Holly Mitchell, for the first time in recent memory, was speechless.
Assembly member Mitchell (D-Los Angeles), who is known for being voluble and quick-tongued, yesterday had a bill before the Assembly Committee on Human Services.
AB 1640 is designed to allow low-income pregnant women to use TANF money (federal Temporary Assistance for Needy Families) without proving that they’re in their third trimester of pregnancy.
“This bill allows first-time mothers, basically, to become eligible for benefits during their pregnancy,” Mitchell said. “Current law delays eligibility for pregnant women until their third trimester.” That means women need to get an ultrasound scan to prove their gestational timetable, Mitchell said, and that could be a hardship for many low-income women. It is also important, she said, to make sure that pregnant mothers get the nutrition and support necessary to ensure a normal, healthy baby.
“Low-income women are more likely to have low-birthweight babies, and the medical costs of a preterm baby are higher. It costs 10 times more than a term baby,” Mitchell said. Making sure low-income mothers-to-be have coordinated care and nutritional services would likely save the state money in future health costs, she said.
Assembly member Shannon Grove (R-Bakersfield) had a hard time with giving money that, she said, might reinforce the idea that it was fine to have a baby out of wedlock.
“Since 1970, the number of women having babies out of wedlock has soared,” Grove said, adding that the rising statistic crossed all racial lines. “There’s no incentive to succeed and get out of that situation, it’s basically saying the government will take care of you, that they have the world at their fingertips.”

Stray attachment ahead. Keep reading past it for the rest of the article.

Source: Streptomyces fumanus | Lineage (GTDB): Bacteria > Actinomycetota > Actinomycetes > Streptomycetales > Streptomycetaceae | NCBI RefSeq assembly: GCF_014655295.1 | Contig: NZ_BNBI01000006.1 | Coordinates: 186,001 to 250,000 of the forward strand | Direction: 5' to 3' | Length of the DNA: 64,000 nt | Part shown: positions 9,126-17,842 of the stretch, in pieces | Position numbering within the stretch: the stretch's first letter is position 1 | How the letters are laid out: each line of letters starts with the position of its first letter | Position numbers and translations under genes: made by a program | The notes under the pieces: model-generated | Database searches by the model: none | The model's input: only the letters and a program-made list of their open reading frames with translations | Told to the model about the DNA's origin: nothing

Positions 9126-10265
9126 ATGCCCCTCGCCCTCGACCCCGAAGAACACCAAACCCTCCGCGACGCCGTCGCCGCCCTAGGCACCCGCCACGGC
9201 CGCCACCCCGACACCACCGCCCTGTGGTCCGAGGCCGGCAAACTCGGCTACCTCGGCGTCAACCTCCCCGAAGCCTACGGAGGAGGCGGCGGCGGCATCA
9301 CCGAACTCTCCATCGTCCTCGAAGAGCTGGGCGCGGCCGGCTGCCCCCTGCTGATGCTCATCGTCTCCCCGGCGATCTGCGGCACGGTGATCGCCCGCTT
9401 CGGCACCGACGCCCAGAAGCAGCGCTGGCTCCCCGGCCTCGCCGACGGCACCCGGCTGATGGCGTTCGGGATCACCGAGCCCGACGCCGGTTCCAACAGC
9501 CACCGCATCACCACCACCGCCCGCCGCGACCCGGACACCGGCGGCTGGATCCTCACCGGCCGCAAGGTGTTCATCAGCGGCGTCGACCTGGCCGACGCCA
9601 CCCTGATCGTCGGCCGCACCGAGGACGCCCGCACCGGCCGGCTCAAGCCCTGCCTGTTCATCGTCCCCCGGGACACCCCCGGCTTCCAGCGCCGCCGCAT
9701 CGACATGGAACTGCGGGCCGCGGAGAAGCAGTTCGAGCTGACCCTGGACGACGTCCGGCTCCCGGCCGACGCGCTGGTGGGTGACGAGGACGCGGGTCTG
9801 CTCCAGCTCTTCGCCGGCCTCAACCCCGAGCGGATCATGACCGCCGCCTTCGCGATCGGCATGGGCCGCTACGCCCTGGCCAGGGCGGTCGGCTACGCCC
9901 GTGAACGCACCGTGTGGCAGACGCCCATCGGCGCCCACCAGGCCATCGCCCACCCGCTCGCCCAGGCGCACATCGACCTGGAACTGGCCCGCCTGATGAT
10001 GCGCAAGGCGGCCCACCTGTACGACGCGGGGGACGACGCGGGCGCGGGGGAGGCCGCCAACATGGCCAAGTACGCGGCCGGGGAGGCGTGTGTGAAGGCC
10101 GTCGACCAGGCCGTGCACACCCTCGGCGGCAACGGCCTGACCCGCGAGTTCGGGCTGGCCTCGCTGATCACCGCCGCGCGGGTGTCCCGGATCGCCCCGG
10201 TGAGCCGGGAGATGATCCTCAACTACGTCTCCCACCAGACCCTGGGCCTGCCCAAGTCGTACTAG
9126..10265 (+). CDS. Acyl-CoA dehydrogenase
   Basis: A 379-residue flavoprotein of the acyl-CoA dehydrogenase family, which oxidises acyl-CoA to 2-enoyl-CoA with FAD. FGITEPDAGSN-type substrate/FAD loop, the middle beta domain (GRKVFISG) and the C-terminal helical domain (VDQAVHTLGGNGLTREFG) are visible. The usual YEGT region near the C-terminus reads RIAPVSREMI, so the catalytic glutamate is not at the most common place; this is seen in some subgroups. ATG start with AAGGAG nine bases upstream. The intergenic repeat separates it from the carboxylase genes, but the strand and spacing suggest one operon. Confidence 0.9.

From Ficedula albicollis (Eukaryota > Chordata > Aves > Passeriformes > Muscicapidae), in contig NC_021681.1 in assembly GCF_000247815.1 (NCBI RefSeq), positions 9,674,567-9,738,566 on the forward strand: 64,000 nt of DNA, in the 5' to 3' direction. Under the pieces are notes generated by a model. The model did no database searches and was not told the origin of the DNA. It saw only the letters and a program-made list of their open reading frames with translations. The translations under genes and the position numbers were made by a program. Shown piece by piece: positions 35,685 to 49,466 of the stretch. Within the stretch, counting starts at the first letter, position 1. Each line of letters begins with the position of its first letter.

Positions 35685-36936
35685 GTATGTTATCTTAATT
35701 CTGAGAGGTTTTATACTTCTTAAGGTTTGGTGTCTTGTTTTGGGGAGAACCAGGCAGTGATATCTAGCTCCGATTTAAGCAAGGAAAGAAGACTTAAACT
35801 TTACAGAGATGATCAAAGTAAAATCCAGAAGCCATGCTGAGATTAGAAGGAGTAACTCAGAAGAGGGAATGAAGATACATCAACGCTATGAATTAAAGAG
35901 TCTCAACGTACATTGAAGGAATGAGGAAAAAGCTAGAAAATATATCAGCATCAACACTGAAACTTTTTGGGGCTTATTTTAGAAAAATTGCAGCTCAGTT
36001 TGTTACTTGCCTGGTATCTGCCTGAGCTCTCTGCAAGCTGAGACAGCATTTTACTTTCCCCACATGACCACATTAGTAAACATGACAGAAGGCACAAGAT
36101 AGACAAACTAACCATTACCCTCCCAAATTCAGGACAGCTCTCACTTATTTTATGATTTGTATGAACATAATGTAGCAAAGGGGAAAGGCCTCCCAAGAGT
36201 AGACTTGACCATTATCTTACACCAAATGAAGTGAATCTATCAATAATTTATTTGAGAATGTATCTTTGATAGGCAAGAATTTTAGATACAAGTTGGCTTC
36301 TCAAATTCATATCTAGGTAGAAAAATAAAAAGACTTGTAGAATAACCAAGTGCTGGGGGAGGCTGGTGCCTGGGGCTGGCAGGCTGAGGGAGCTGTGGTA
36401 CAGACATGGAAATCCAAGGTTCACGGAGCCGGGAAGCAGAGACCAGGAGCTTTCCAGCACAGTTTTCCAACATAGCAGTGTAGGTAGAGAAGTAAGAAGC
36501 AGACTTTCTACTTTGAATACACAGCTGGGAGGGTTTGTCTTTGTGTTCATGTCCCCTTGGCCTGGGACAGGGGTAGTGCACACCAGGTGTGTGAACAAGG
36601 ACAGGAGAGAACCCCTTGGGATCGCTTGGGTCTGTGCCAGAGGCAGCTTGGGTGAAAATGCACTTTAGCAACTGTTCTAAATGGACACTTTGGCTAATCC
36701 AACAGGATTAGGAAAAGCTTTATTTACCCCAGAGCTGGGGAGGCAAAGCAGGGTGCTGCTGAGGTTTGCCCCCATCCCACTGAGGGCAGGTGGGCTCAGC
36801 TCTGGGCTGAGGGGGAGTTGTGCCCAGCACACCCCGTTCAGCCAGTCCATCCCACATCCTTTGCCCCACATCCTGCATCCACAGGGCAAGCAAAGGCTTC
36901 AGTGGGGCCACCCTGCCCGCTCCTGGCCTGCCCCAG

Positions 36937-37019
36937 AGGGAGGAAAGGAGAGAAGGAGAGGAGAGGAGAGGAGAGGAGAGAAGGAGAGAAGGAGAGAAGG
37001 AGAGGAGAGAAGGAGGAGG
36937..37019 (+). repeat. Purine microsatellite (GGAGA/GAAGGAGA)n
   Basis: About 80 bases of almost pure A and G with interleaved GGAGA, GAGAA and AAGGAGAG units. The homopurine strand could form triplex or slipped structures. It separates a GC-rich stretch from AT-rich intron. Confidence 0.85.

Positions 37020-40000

Mitchell said the issue isn’t the marital status of women, but helping pregnant woman have healthy babies.
“The issue I’m dealing with is the reality of about $400 and change,” Mitchell said. “I don’t know any woman, black woman or white woman, who finds that grant amount high enough to think they would intentionally have a child so they could have the world at their fingertips. It’s not a value statement, the point of this bill is that women who are eligible should be entitled to a cash grant early enough to improve that birth outcome.”
If the state helps a woman in the third trimester, it could make a difference in that baby’s life as well as the mother’s, said Cathy Senderling-McDonald, deputy executive director of the County Welfare Directors Association of California.
“If we could count that baby today, that’s the change,” Senderling-McDonald said. “With a more stable grant, they could get food, and a roof over their heads, and a healthier start to their lives.”
It was the phrase, “if we could count that baby today,” that prompted a second point from Assembly member Grove.
“If we are counting that baby today [before it’s born], if it is eligible for benefits,” Grove said, “then it would be considered murder to abort that baby.”
That’s when Mitchell had nothing to say. The silence lasted many seconds.
“I’m not sure how to answer that,” Mitchell finally said. “Perhaps the chair would like to respond to that concern.”
No one else had a comment, though there was a motion to approve and a second.
The chair asked Mitchell, who is a single mother, for any final argument. “As an unwed mother on the state dole [as an Assembly member],” she said, “I ask for your support.”
passed committee on a 5-1 vote.